With modern couples getting married later in life, conception sex is far more likely to produce stress. The average American first-time mother is 26, five years older than the average new mom of 1972. In cities like San Francisco, the average is even higher, with women delaying pregnancy until their early 30s. Women start losing fertility at 32, and that loss accelerates at 35

With the odds stacked against older couples hoping to conceive, they boost their chances by tracking ovulation cycles, sperm motility, body temperature, cervical mucus, and other biological data that might give them a baby-making edge. Fiona Gilbert, physiologist and co-founder of San Francisco fertility clinic Haumea Health, says the biological monitoring can spill over into obsession and short circuit the sex it’s supposed to supplement.

“There are people who jump up after sex to measure mucus levels and check their temperature,” Gilbert says. But being hyper-conscious of biological fluctuations often strips sex of its, well, sexiness. “Once you get into that mindset, it becomes clinical.”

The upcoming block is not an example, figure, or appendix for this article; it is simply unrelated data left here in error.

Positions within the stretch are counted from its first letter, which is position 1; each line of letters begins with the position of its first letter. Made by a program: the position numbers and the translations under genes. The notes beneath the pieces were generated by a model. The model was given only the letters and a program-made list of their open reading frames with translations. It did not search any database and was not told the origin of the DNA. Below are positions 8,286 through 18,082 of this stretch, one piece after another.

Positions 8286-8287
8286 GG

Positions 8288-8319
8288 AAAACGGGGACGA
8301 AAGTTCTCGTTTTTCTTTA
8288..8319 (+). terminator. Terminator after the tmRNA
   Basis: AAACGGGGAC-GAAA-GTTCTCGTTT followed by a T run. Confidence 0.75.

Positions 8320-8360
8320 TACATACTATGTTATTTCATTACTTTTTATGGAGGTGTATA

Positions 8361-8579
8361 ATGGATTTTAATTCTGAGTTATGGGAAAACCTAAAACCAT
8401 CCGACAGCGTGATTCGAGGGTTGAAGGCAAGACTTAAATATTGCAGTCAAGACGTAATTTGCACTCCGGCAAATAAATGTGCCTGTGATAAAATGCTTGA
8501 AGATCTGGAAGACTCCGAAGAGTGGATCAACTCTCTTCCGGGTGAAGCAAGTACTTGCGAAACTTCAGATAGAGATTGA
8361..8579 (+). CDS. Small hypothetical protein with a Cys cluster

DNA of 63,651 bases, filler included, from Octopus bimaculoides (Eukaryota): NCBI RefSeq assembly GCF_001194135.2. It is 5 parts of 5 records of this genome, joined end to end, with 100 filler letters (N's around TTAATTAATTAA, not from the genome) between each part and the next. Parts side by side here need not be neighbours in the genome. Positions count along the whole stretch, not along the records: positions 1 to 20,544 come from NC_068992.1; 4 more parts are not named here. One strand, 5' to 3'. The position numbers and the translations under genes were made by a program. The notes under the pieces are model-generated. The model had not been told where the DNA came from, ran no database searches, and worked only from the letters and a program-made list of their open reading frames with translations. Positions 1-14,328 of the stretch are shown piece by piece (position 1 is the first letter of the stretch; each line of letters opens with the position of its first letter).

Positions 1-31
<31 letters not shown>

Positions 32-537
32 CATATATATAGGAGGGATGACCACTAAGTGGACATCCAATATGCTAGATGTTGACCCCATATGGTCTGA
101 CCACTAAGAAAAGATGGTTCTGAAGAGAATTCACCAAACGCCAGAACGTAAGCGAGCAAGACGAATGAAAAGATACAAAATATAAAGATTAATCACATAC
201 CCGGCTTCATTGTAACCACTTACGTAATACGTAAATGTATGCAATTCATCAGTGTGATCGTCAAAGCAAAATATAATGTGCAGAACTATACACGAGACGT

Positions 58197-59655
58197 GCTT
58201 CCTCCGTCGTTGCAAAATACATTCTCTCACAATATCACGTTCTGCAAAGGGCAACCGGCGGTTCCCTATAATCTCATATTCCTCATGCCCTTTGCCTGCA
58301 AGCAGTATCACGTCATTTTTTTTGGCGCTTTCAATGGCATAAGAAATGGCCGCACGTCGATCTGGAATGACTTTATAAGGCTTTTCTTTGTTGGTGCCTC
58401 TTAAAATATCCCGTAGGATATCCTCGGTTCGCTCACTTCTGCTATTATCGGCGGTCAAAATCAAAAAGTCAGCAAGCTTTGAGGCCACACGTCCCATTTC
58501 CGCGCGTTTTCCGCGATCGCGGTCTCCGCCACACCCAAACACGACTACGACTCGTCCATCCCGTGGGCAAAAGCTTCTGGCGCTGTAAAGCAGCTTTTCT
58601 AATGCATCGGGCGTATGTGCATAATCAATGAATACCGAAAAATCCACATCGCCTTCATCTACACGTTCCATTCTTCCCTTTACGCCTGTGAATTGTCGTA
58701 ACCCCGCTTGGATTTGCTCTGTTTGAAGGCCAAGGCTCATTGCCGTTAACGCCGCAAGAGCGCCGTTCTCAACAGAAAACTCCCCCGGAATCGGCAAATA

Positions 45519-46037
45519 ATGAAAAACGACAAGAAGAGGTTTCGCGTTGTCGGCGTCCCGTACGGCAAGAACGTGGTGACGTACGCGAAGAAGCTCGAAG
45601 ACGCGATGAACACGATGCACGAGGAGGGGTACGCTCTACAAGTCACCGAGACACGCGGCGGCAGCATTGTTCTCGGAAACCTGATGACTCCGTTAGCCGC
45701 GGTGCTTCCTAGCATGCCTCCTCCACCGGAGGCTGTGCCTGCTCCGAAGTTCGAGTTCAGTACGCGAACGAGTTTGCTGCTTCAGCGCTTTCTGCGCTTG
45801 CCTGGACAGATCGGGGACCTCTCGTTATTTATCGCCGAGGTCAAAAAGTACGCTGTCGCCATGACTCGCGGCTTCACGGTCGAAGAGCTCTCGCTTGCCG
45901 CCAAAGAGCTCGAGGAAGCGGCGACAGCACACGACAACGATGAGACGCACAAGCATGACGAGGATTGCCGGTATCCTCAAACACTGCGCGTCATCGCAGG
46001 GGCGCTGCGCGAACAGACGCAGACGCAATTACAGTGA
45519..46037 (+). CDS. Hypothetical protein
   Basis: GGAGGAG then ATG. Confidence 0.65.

Approaching sex like a task requiring peak efficiency and tactical precision can sabotage sex for a simple reason: people need to be turned on. And what turns us on is varied and unpredictable. When researchers asked 400 sexually active college students why they had sex, they received 237 different answers, ranging from physical desire to revenge. While the urgency inherent to hacking your reproductive system can initially be a turn on, over time it feels like disavowing the pleasure and desire that are central components of sex. 

“It’s very exciting and sexy the first couple times the woman pounces on the man and says ‘drop your pants, it’s time to make a baby,’” New York City clinical psychologist Dr. Chloe Carmichael says. “It can be exciting if people are going about it with the right attitude. But after the first few times when you keep doing it, it can start to feel like a little bit more of a demand situation for both parties. And it can also seem as if you’re saying the purpose here is now just all about making a baby.”

In her unsuccessful attempt at getting pregnant in her early 40s, Carol Gee adopted kept an ovulation calendar that required her and her husband to rush home to have sex to optimize their chances,” Gee says. “Having sex like that took the romance out of our intimacy and actually made me feel more anxious than sensual.”